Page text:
Son's tribute to Hull's last 'headscarf revolutionary' Yvonne Blenkinsop after her death

The son of a campaigner who fought for the rights of Hull's fishermen has described her achievements as "unbelievable" following her death at the age of 83.

Yvonne Blenkinsop was one of four women dubbed the "headscarf revolutionaries" because of their distinctive headwear and their efforts to improve conditions for men who worked at sea.

They fought for safety improvements on board fishing vessels, especially in the wake of three accidents involving boats in 1968 – the so-called triple trawler tragedy – which claimed the lives of 58 men.

Yvonne was the longest surviving of the quartet and her son, Brian Blenkinsop, said her legacy will live on.

Yvonne Blenkinsop and the other headscarf revolutionaries took on the establishment. Credit: Pathe

He said: "It's amazing what my mum stood for and what she has achieved. I can still remember the meetings and my mum standing her ground, fighting for the fishermen's rights.

"For them to achieve what they did, in the space of time that they did, was unbelievable."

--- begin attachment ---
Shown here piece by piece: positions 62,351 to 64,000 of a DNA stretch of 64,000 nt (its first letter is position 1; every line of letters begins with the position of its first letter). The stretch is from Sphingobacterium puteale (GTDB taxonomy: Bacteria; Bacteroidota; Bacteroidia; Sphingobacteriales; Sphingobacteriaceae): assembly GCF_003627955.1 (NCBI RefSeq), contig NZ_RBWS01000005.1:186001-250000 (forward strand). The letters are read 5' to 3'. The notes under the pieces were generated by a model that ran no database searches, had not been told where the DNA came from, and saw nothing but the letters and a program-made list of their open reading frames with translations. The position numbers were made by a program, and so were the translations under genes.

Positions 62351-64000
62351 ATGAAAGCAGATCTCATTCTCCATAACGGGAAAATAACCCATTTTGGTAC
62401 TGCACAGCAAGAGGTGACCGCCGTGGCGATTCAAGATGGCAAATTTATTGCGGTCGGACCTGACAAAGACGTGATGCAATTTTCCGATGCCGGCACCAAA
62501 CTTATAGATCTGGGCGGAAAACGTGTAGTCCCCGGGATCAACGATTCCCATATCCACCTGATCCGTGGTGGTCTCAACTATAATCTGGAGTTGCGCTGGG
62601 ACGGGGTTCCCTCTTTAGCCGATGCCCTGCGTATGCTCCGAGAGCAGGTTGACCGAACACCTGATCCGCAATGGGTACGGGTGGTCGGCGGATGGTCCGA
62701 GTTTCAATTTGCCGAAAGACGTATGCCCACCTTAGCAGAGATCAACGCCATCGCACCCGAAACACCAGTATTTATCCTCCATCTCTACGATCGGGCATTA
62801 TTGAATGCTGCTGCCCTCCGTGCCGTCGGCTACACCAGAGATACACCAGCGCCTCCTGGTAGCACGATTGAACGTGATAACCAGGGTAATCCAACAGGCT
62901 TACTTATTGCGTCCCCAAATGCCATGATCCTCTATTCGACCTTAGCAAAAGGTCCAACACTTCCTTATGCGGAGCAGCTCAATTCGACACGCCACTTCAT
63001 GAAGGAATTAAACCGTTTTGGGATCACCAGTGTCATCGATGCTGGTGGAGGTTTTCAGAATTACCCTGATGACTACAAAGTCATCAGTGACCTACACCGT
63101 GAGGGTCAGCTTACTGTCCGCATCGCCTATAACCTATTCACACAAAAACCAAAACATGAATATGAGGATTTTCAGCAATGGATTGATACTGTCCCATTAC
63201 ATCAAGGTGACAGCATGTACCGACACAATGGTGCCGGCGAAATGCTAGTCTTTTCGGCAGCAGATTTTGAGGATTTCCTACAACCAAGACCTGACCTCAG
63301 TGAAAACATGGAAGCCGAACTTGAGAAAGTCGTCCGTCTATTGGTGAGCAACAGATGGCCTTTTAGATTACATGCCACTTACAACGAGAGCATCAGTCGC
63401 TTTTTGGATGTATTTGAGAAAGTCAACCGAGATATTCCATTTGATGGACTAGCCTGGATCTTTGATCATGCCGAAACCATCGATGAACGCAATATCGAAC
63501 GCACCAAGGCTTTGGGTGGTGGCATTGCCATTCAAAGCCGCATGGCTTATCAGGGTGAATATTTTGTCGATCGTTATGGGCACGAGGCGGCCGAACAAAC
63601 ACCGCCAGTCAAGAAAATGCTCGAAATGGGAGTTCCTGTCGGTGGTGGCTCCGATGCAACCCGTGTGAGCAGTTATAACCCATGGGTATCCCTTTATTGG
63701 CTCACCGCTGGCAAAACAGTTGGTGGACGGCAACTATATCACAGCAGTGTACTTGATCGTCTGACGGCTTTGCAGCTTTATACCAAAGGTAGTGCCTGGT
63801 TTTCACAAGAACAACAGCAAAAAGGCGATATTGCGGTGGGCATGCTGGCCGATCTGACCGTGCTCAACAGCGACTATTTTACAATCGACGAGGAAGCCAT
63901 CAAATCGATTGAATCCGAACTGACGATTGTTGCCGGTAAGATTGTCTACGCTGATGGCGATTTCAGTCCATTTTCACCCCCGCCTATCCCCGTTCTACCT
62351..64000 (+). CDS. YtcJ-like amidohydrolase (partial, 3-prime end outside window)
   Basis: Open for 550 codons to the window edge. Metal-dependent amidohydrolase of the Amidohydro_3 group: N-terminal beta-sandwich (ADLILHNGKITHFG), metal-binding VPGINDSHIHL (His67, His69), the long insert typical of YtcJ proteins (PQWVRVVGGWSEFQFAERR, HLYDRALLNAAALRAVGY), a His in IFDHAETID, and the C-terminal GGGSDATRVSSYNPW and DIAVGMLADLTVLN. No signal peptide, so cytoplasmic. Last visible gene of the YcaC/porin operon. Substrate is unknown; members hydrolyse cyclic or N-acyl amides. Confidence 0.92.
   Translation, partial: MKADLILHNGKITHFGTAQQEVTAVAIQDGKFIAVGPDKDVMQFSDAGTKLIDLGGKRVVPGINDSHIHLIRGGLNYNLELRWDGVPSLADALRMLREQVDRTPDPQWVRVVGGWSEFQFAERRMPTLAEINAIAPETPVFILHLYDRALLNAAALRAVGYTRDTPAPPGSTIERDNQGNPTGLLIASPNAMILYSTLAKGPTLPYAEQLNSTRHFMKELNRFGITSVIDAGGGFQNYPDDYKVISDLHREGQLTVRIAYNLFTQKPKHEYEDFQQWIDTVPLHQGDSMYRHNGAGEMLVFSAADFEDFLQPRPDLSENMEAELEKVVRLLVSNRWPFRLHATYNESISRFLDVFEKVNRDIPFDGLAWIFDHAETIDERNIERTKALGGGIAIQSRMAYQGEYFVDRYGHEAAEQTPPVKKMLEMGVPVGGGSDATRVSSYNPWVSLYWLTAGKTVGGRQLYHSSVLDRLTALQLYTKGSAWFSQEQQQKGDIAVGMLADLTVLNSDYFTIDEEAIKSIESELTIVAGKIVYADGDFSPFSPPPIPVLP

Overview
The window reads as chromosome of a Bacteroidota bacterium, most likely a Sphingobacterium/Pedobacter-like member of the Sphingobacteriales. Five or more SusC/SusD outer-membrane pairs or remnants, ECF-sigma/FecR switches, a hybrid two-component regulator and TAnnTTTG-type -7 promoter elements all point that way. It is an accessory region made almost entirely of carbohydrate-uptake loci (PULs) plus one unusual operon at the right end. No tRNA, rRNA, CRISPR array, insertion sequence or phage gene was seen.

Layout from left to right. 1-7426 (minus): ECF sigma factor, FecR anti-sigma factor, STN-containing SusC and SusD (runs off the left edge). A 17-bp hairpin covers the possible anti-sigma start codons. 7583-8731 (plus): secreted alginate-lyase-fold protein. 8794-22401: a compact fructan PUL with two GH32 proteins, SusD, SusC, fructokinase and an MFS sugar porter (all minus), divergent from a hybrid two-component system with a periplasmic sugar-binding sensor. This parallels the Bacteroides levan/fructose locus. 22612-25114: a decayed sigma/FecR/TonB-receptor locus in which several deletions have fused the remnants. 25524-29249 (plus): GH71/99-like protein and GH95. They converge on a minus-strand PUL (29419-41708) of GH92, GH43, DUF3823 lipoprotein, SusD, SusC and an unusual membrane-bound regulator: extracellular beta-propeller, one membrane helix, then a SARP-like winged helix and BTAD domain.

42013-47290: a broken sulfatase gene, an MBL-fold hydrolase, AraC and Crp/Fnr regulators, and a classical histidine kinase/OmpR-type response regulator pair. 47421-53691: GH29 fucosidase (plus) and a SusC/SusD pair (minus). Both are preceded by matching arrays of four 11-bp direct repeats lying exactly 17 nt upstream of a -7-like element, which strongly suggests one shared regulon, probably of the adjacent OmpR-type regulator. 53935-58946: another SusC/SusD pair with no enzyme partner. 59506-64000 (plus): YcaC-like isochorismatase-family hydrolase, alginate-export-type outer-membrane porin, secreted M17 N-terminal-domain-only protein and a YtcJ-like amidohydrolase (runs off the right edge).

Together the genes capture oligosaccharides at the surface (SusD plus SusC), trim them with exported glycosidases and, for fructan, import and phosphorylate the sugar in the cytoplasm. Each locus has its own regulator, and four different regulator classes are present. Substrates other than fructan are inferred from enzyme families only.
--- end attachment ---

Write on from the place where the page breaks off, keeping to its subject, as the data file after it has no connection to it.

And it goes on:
Yvonne Blenkinsop, along with Lillian Bilocca, Mary Denness and Christine Smallbone, believed companies were cutting corners to save cash and demanded a series of safety improvements.

The campaign took wives, daughters, sisters and mothers from Hessle Road to the House of Commons.

The campaigning won huge public backing in Hull. Credit: Pathe

'Brutal misogyny'

Author and historian Brian Lavery said they defied the odds to secure improvements.

He said: "These women were up against it. They took on the trawler bosses, they took on the establishment and they won.

"They were subject to casual and brutal misogyny – the equivalent nowadays of trolling on Twitter."

Yvonne suffered a number of health issues in recent years and died on Sunday. She leaves her children – Yvette, Brian, Collette and Jonmarie – along with 10 grandchildren, seven great grandchildren and two great-great grandchildren.

Hull West and Hessle MP Emma Hardy is calling for a suitable way to remember her and the other women, renewing calls for a permanent memorial in the city.